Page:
Life has changed a little around here since we returned home from the beach. Things between Joe and Brady went well while we were away. The mental health professionals in our life right now recommended a break apart from each other to help Brady. I fought that idea, explaining that I have never seen that actually help. But, the choice was made without me. Life fell apart in a rather dramatic way when we returned.
Police were called to our house by my own kid, which put my other kids in danger and was traumatic for them. Brady’s therapy team made a choice that I disagree with on a fundamental level on the handling of that incident. For that reason, I am letting go of that team of practitioners. I am creating some boundaries for my other children. The therapy team doesn’t understand that and told Joe so. “You can’t just divorce your child.” That statement is proof of how little understanding they have of our family. When you’re here, you’re here forever. Family is forever. Therapists aren’t. I am divorcing that team of providers. I find their care lacking and not culturally responsive to the fabric of our family and our trauma history.
Brady has decided this is the best care team for him. So, he will need to continue to do the work he feels he needs to do. For now, any chance of family therapy is over. With legal adulthood looming in the next three months, I don’t see a path back to family therapy for us. I am absolutely gutted by that loss. Trust is broken, and my relationship with my child is changed in a way that I never imagined.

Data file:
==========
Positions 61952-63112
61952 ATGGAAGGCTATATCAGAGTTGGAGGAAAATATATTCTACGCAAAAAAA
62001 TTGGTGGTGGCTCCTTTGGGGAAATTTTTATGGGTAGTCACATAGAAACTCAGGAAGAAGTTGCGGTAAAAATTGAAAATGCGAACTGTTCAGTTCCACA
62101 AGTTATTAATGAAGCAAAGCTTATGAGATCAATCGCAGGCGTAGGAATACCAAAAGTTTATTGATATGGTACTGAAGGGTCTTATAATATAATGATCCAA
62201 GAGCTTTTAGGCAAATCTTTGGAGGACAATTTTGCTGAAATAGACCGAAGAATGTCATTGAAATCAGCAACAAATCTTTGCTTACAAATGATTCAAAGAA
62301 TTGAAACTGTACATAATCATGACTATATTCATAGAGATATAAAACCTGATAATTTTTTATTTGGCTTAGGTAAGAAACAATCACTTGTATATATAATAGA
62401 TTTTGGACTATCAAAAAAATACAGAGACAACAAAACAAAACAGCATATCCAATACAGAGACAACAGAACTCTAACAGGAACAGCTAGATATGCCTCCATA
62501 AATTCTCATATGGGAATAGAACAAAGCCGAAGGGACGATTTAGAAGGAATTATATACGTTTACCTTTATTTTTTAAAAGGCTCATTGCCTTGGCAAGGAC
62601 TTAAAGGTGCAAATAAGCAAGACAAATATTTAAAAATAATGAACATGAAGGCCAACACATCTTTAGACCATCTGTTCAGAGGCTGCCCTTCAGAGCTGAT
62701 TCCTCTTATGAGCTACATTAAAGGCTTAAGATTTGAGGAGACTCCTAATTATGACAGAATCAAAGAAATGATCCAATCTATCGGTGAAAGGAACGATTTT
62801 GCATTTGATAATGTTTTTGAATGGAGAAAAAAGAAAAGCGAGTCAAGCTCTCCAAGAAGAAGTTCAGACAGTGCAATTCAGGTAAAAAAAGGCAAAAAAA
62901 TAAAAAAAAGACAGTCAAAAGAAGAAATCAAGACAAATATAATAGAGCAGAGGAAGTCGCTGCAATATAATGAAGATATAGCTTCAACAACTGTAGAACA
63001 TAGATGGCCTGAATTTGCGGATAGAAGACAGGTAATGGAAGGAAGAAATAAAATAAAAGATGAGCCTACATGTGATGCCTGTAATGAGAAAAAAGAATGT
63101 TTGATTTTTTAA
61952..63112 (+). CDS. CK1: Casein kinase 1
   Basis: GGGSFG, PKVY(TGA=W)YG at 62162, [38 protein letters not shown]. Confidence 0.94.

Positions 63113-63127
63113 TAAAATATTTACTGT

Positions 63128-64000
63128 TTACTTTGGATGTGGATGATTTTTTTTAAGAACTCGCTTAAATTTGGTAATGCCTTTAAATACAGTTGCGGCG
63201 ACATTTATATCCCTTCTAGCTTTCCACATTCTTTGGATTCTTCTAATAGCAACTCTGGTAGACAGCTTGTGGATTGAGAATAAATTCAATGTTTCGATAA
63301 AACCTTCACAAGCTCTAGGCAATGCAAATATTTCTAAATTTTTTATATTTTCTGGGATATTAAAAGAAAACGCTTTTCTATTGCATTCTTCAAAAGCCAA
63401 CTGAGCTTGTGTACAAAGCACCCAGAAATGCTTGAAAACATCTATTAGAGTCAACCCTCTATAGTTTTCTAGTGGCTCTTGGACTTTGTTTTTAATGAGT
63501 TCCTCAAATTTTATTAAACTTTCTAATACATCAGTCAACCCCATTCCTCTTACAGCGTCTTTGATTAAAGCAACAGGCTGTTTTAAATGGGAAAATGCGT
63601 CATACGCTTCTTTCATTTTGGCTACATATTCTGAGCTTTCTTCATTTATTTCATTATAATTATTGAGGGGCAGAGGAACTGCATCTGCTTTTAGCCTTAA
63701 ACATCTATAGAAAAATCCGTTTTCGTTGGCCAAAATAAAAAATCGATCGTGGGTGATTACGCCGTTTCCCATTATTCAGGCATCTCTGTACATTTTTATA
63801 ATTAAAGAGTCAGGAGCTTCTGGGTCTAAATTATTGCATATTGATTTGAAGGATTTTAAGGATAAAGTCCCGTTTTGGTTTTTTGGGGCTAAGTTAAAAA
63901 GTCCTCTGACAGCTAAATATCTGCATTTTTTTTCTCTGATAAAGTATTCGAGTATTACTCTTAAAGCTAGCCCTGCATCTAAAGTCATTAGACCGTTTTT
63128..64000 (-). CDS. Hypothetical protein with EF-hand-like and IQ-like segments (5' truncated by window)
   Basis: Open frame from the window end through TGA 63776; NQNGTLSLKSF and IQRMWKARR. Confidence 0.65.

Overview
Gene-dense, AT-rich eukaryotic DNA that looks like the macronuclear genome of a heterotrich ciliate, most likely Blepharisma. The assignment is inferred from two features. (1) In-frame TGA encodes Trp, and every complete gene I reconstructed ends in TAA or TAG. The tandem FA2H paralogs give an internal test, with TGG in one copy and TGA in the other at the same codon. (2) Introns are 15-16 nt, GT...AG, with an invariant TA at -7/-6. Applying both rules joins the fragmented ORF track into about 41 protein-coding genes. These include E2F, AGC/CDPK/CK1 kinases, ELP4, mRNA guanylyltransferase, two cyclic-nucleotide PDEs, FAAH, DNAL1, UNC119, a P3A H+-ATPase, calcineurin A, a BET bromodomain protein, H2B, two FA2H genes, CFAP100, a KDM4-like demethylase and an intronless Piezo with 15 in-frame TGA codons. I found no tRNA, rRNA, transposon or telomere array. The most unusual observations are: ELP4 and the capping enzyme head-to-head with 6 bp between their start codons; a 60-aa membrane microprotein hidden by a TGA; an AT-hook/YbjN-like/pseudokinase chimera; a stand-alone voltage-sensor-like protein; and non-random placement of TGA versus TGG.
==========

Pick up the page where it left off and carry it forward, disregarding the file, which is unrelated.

The process of letting go of that team of therapists and creating new boundaries within our home is something we are doing in order for there to be a relationship for Brady to return to when he decides to return. We are trying to preserve whatever is left of our relationship before things are said or done that can’t be unsaid or undone. Forgiveness comes easily to parents, it comes less easily for siblings.
Sibling relationships in our home have changed in painful ways. Now my goal is to protect the relationships from total catastrophic ruin. Our other children have helped create new boundaries about who can be in our home and when, what to do when behaviors escalate in a way they aren’t comfortable with, and how to communicate that discomfort.
We brought even more new therapists into our lives to help our other kids cope with what the police presence in their home did to us as a family. I am back in therapy now working on my anger and brokenness about the entire situation. Joe is struggling in ways I have never seen him struggle. I wish there were more I could do about that. I wish we had more time to really unpack the toll this has taken on our marriage, because there is a cost to loving someone this much who is struggling this deeply. Right now, our marriage is paying that price.
I am parenting six adolescents and a 20-year-old, along with six other kids thrown in there who are trying to survive. We are all living through a global pandemic. This is absolutely kicking my ass.
–FullPlateMom, who is headed off to meet her own new therapist.